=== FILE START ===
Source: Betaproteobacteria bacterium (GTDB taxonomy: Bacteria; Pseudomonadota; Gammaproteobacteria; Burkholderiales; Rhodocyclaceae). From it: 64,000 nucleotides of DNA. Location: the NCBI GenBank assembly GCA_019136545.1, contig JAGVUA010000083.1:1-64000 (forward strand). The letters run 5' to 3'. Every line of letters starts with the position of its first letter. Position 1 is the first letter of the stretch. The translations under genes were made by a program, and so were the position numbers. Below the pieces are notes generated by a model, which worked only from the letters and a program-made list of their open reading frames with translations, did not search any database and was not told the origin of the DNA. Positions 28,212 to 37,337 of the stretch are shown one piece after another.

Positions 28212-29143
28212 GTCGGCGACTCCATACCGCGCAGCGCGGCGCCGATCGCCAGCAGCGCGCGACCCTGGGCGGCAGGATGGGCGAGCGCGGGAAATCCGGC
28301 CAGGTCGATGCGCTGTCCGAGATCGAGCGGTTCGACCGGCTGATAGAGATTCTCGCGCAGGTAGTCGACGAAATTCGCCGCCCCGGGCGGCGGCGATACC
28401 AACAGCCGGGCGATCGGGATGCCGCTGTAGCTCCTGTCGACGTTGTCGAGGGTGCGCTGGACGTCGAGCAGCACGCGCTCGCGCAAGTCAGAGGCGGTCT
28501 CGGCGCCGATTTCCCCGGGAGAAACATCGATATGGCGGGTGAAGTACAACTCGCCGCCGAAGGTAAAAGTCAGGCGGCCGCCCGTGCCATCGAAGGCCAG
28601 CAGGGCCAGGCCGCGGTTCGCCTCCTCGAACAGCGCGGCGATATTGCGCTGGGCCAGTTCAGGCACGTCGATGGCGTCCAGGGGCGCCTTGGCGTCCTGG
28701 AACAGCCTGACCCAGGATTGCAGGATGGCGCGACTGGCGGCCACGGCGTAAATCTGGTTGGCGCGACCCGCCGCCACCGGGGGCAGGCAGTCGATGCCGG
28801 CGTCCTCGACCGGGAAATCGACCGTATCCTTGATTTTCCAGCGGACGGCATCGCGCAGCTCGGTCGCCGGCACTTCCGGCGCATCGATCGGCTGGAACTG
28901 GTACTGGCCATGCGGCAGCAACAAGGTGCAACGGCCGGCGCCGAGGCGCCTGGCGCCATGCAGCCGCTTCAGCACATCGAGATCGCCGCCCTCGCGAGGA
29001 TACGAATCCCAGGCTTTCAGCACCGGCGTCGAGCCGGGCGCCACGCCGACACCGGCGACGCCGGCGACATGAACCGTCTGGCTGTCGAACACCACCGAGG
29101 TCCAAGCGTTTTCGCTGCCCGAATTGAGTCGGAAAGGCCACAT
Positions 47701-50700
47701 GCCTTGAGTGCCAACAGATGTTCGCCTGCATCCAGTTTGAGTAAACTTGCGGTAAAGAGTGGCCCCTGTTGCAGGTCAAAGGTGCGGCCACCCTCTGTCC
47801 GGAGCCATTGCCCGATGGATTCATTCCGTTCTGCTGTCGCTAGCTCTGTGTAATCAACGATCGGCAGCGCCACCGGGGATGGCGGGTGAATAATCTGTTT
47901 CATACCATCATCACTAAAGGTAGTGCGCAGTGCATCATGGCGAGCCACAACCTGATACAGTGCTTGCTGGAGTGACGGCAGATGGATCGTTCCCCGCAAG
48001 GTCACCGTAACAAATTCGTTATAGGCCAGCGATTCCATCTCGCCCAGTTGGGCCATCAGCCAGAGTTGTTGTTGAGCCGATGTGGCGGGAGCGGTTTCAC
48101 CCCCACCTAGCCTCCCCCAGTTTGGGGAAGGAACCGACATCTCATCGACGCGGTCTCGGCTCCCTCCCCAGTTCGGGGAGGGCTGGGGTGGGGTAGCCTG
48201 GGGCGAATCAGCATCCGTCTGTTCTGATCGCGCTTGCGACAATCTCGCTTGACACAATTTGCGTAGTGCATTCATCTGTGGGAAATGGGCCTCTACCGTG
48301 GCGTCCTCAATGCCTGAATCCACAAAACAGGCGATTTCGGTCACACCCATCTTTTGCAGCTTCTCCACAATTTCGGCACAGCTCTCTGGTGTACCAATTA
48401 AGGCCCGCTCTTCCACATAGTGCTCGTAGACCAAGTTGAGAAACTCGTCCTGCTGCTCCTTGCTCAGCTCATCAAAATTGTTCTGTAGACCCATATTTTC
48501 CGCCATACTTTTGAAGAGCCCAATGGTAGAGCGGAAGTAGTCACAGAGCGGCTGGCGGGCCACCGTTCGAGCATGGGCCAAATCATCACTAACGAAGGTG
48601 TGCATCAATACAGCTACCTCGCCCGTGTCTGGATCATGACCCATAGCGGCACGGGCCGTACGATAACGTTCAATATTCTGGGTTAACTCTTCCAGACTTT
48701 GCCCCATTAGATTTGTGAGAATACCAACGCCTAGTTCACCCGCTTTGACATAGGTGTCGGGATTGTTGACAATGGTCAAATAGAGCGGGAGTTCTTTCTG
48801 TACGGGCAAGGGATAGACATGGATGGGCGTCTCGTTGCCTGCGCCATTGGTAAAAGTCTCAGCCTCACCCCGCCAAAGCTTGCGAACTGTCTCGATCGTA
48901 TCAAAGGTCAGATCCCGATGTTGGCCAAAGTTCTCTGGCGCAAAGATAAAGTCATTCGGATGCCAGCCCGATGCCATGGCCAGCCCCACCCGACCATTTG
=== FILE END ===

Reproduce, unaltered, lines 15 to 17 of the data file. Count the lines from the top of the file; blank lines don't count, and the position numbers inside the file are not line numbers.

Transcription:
47801 GGAGCCATTGCCCGATGGATTCATTCCGTTCTGCTGTCGCTAGCTCTGTGTAATCAACGATCGGCAGCGCCACCGGGGATGGCGGGTGAATAATCTGTTT
47901 CATACCATCATCACTAAAGGTAGTGCGCAGTGCATCATGGCGAGCCACAACCTGATACAGTGCTTGCTGGAGTGACGGCAGATGGATCGTTCCCCGCAAG
48001 GTCACCGTAACAAATTCGTTATAGGCCAGCGATTCCATCTCGCCCAGTTGGGCCATCAGCCAGAGTTGTTGTTGAGCCGATGTGGCGGGAGCGGTTTCAC